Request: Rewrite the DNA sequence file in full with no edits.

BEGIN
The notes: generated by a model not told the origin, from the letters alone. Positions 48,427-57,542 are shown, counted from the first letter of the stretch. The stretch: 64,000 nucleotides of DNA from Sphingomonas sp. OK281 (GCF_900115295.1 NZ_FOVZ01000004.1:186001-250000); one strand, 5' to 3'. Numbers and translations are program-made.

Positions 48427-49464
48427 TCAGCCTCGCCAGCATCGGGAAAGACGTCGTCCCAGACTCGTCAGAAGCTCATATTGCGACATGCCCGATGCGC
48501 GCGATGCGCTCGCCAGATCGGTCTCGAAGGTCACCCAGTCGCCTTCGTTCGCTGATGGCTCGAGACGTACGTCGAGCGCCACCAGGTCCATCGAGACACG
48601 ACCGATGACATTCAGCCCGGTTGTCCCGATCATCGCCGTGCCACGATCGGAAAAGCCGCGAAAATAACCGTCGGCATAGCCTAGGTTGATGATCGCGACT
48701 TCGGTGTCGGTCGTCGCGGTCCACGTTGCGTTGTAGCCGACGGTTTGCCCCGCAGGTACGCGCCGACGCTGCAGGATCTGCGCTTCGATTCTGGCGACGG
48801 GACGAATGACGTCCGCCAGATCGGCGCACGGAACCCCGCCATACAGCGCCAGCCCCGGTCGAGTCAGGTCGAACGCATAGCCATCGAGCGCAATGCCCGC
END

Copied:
The notes: generated by a model not told the origin, from the letters alone. Positions 48,427-57,542 are shown, counted from the first letter of the stretch. The stretch: 64,000 nucleotides of DNA from Sphingomonas sp. OK281 (GCF_900115295.1 NZ_FOVZ01000004.1:186001-250000); one strand, 5' to 3'. Numbers and translations are program-made.

Positions 48427-49464
48427 TCAGCCTCGCCAGCATCGGGAAAGACGTCGTCCCAGACTCGTCAGAAGCTCATATTGCGACATGCCCGATGCGC
48501 GCGATGCGCTCGCCAGATCGGTCTCGAAGGTCACCCAGTCGCCTTCGTTCGCTGATGGCTCGAGACGTACGTCGAGCGCCACCAGGTCCATCGAGACACG
48601 ACCGATGACATTCAGCCCGGTTGTCCCGATCATCGCCGTGCCACGATCGGAAAAGCCGCGAAAATAACCGTCGGCATAGCCTAGGTTGATGATCGCGACT
48701 TCGGTGTCGGTCGTCGCGGTCCACGTTGCGTTGTAGCCGACGGTTTGCCCCGCAGGTACGCGCCGACGCTGCAGGATCTGCGCTTCGATTCTGGCGACGG
48801 GACGAATGACGTCCGCCAGATCGGCGCACGGAACCCCGCCATACAGCGCCAGCCCCGGTCGAGTCAGGTCGAACGCATAGCCATCGAGCGCAATGCCCGC